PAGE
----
England

Highways Agency to identify pets and contact owners after road deaths

Jude Devine Image copyright Other
Image caption The campaign was started by a friend of Jude Devine, whose pet poodle Harvey was killed on a motorway

Pets killed on roads will have to be collected, identified and their owners notified by the Highways Agency, the Transport Minister John Hayes said.

He made the announcement after a parliamentary debate sparked by more than 122,000 people signing an e-petition calling for Harvey's Law.

Jude Devine, of Sheffield, inspired the campaign after being told her poodle Harvey had died - four months after his body was found on the M62.

New legislation was not promised.

As part of Treasury austerity measures, mandatory scanning of canine traffic victims for electronic tags and other identifiers was being phased out.

Mr Hayes said it was "absolutely essential" that every possible measure was taken to identify domestic animals killed in road accidents and their owners contacted.

'Identification taken seriously'

He told MPs: "I have therefore asked the Highways Agency to ensure that indeed they do collect and identify every animal that is killed and contact the owners by whatever practicable means.

"I have told the Highways Agency that is what I expect. It will be a requirement and that is what will happen.

"This government does take this extremely seriously."

Ms Devine was devastated by the long wait for news about Harvey, who went missing in late 2013 while she was visiting friends in Liverpool.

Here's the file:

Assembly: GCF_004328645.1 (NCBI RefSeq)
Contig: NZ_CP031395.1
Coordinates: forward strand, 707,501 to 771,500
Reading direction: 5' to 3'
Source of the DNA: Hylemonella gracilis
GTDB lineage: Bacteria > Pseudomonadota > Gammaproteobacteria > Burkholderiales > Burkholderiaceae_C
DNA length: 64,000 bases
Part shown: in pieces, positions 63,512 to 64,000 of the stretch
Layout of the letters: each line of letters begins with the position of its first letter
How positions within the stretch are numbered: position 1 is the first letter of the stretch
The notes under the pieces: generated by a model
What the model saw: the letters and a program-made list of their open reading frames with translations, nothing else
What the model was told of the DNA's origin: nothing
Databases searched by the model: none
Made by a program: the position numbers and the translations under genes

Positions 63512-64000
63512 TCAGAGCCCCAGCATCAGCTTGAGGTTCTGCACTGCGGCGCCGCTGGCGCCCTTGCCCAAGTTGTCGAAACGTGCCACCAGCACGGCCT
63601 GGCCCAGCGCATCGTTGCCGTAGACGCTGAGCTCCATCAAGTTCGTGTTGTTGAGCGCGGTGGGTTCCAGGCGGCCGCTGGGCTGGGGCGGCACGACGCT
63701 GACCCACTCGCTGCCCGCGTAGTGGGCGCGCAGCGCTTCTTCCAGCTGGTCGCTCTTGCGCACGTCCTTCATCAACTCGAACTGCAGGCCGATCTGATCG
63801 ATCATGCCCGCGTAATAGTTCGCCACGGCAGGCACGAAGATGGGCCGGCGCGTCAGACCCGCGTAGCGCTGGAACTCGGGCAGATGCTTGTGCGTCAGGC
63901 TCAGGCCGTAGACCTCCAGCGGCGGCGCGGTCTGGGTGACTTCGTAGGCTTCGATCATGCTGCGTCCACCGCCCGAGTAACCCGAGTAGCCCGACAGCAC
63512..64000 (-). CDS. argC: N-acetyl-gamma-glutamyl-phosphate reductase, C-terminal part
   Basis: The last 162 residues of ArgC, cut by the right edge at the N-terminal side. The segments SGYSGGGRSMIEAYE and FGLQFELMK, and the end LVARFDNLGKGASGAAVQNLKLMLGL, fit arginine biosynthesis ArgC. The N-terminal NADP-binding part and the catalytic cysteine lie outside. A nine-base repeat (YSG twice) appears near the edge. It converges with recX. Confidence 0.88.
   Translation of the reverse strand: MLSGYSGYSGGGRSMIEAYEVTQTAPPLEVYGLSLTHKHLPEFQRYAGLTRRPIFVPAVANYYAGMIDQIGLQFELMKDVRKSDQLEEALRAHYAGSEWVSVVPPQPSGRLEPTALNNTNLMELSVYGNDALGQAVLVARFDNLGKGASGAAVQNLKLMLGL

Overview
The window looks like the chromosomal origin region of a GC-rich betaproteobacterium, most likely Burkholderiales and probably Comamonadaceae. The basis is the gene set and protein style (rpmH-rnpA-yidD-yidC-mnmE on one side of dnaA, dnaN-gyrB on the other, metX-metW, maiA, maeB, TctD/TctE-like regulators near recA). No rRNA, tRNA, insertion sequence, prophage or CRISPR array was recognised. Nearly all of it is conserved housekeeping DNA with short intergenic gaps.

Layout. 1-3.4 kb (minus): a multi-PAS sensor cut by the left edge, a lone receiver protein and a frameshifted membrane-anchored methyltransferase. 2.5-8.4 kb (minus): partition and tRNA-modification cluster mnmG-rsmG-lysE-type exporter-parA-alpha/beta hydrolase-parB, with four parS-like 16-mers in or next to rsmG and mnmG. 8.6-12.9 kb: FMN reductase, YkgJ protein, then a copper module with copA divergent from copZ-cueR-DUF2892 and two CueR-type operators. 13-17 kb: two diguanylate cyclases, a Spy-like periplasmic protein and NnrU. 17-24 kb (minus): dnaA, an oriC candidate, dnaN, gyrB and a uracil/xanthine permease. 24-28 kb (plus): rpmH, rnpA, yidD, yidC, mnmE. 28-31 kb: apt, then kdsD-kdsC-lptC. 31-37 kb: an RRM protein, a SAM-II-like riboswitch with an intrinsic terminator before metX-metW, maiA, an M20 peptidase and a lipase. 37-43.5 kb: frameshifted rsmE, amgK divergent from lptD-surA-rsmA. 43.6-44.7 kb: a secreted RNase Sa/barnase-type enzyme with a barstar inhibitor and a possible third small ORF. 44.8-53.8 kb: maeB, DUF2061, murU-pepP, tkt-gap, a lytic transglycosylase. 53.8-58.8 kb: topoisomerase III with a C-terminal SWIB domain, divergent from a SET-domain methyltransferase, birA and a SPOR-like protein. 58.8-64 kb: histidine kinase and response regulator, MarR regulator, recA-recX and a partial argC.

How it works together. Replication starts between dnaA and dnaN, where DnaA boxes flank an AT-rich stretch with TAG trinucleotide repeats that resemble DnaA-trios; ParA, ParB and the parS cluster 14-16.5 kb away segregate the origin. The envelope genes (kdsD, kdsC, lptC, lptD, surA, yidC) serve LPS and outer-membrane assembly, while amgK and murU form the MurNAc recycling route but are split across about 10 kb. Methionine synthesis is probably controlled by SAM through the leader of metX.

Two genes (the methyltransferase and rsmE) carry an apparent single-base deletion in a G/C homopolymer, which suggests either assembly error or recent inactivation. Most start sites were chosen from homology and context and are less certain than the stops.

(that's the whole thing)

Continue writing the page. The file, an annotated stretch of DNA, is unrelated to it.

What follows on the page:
The dog's body was actually found just 20 minutes after he vanished.

Harvey's Law

Image copyright Thinkstock
Image caption The debate was triggered after more than 122,000 people signed an e-petition

The petition debated in Parliament called for:

  • Compulsory microchip scanning of all domestic animals retrieved from the highways
  • Log reports filed and circulated to both police and dog wardens
  • Photographs of pets' remains to be held with the log report to be used for identification purposes

A message was eventually sent to her Facebook appeal page by the patrol officer who had found Harvey.

The officer said she scanned Harvey, but as it was dark she could not find the microchip and collar tag he wore.

Nina Blackburn, a friend of Ms Devine's, started the campaign after helping with the search.

Mr Hayes will be writing to Transport for London and local highways authorities across the country to draw attention to the government's position, because the majority of accidents happen on smaller roads.

Halton Labour MP Derek Twigg, who campaigned for mandatory scanning to be brought back, said it was a "massive step forward".

He said the government would need to keep a "watchful eye" to ensure the rules are followed, otherwise legislation could be needed.

Ms Blackburn, 46, of Halifax, West Yorkshire, said: "Harvey's owners were devastated. Have you ever seen a grown adult break down and sob? It's something that really affects people."

Earlier a Highways Agency spokesman said: "Clearly it is very distressing when a dog dies on the road and we will always attempt to reunite a dog with its owner where possible.

"We are currently reviewing our approach to scanning as we want to ensure greater consistency."

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